Is this who we are? Apparently.

By Pepper Parr

July 21st, 2023



As people we seem to have problems discussing and facing issues that we find uncomfortable.

There are four that I want to put in front of you –

The Mounties
Intimate Personal Violence
The women who are believed to be buried in a garbage dump
The refugees sleeping on the streets of downtown Toronto.

Nothing pretty about any of them.

In Easter Canada we applaud the RCMP when they perform their musical ride and show up in the thousands when watch the Sunset Ceremony; The time-honoured tradition features an impressive flag lowering ceremony at sunset, and a participatory singing of the national anthem.

RCMP Musical Ride on its way to Parliament Hill.

The 32 member cavalry perform the Music Ride at events across the country.

In western Canada where the RCMP serve as the provincial police the picture is very different. The municipality of Surrey, BC is planning on creating its own police service and dumping the Mounties. And far too many female RCMP officers report sexual assaults and harassment that involved officers from the highest ranks of the RCMP, including the GET THIS

Halton Regional Deputy Chief Wilkie told a city Council meeting that every time he mentions Intimate Partner Violence (IPV)his social media the readership drops off. No one wants to talk about the women who get punched in the face by their husbands. Those women have in the past not gone to the police – fearing that nothing will happen – and they will end up getting punched in the face again.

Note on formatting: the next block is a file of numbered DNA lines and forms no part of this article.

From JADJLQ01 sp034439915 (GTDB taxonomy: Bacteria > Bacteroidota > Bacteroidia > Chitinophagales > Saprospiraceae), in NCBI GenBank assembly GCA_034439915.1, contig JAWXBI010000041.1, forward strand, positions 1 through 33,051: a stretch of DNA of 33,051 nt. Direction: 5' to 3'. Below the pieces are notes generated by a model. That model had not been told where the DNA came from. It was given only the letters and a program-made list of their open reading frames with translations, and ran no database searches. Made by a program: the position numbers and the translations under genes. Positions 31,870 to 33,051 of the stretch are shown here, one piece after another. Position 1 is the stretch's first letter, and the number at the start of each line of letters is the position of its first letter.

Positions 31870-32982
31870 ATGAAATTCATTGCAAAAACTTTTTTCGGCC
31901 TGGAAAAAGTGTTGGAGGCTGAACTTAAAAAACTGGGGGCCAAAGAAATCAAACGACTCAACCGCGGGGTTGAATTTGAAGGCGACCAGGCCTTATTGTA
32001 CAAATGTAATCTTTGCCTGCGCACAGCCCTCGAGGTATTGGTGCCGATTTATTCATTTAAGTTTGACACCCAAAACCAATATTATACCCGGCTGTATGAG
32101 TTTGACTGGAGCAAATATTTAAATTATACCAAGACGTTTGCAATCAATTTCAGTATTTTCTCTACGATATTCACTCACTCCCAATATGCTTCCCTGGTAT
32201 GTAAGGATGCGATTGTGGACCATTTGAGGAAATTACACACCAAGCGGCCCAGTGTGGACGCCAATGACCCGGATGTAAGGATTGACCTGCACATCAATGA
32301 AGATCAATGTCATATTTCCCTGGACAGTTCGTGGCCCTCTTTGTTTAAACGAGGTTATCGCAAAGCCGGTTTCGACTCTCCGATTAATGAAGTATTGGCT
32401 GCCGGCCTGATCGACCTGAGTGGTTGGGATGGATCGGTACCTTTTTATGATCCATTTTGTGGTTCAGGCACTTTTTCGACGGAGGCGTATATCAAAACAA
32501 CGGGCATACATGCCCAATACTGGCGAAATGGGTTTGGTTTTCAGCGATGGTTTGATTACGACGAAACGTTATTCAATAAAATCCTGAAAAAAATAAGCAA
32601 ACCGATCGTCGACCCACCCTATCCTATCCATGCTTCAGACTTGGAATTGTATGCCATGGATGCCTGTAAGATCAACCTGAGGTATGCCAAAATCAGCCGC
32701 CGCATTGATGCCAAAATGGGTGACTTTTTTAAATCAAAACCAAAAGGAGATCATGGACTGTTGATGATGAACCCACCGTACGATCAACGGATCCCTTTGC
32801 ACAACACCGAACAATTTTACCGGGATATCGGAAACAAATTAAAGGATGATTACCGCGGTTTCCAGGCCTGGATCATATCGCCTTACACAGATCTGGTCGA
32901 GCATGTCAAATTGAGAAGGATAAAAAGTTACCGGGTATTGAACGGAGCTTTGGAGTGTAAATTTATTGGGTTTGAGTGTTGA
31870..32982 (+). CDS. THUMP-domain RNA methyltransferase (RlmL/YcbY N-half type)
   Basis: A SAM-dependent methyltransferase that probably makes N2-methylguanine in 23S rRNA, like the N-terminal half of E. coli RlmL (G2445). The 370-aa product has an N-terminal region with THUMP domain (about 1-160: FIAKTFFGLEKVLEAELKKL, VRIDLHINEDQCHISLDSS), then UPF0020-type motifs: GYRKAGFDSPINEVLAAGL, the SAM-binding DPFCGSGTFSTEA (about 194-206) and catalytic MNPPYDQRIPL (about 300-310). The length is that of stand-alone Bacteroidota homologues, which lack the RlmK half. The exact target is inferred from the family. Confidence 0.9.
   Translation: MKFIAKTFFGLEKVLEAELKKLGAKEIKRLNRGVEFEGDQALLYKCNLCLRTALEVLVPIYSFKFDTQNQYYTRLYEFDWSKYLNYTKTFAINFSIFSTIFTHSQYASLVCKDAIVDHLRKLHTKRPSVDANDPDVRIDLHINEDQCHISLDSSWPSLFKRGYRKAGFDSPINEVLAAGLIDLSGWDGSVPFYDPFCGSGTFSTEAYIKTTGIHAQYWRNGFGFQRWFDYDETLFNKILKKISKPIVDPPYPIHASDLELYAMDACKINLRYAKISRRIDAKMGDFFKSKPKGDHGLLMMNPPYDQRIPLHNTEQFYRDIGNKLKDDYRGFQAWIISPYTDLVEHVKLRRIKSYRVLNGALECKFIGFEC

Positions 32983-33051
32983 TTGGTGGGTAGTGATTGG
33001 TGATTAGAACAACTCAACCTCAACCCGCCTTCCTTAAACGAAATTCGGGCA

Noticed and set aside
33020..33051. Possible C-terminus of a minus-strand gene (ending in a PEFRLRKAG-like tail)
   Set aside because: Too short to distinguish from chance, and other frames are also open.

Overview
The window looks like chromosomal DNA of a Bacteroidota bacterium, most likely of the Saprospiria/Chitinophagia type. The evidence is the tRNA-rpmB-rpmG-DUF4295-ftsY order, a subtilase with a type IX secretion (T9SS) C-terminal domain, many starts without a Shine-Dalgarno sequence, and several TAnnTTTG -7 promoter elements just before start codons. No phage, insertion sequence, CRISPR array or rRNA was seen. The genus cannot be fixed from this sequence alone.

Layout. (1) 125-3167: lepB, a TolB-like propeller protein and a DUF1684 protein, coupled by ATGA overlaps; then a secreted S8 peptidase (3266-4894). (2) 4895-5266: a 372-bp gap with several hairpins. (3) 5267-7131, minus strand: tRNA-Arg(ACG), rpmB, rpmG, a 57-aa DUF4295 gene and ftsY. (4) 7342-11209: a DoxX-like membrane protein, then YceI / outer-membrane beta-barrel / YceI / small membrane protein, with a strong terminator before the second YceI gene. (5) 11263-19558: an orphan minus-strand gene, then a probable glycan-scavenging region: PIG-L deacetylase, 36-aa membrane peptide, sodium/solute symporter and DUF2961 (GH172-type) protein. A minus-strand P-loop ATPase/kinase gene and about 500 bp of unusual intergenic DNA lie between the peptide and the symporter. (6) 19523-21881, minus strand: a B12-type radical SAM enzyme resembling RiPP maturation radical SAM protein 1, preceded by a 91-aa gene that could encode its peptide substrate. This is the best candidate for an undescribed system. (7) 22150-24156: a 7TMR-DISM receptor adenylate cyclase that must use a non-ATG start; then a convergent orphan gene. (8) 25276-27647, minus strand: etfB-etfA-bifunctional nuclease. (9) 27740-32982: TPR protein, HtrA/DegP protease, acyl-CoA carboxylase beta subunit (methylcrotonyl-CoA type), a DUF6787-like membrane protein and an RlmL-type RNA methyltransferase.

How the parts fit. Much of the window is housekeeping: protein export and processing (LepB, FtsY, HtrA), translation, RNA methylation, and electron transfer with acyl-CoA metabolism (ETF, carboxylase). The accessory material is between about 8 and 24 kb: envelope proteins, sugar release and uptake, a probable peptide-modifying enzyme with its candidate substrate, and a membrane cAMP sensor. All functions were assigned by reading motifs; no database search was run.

Polite society doesn’t want to talk about stuff like this. Premier Ford chose not to declare an IPV Emergency and do something.

Toronto’s new Mayor Olivia Chow chose to be very public and talked about the violence her father rained down on her mother that didn’t come to an end until Chow was able to move her mother into the basement apartment she had.

Men have to begin talking to men who are violent and push them into therapy where they can come to terms with their violent behaviour.

The sign is a crying out – while governments squabble over who will pick up the cost.

Did your heart not cry out when you heard family members say publicly she didn’t think children should have to stand at the edge of a garbage dump to visit and pay their respects to their mothers.

The Premier of Manitoba said digging through those dumps to see if there are bodies buried there was too expensive.

So much for the Truth and Reconciliation deal we have with the Indigenous people – we aren’t prepared to help them respectfully bury their dead.

When Air India Flight 182 crashed into the Atlantic in 1985 with 268 Canadians aboard $130 million was spent on investigations and prosecutions that lasted almost twenty years. It was the most expensive trial in Canadian history,

Why are the Indigenous people not getting the same level of care, concern and understanding?

They came to Canada looking for a better life – we need them to fill the jobs that will be created as we build a million and a half new homes – it hasn’t been a particularly warm welcome.

Lastly, do you remember the pictures of the Prime Minister greeting refugees from Syria that Canada accepted? There was the Prime Minister with toys and winter coats and hugs for all of them. It made for a great photo op.

Those refugees camped out in downtown Toronto with nothing but green garbage bags to protect them from the rain didn’t get much in the way of help until it became public.

Is this who we are?


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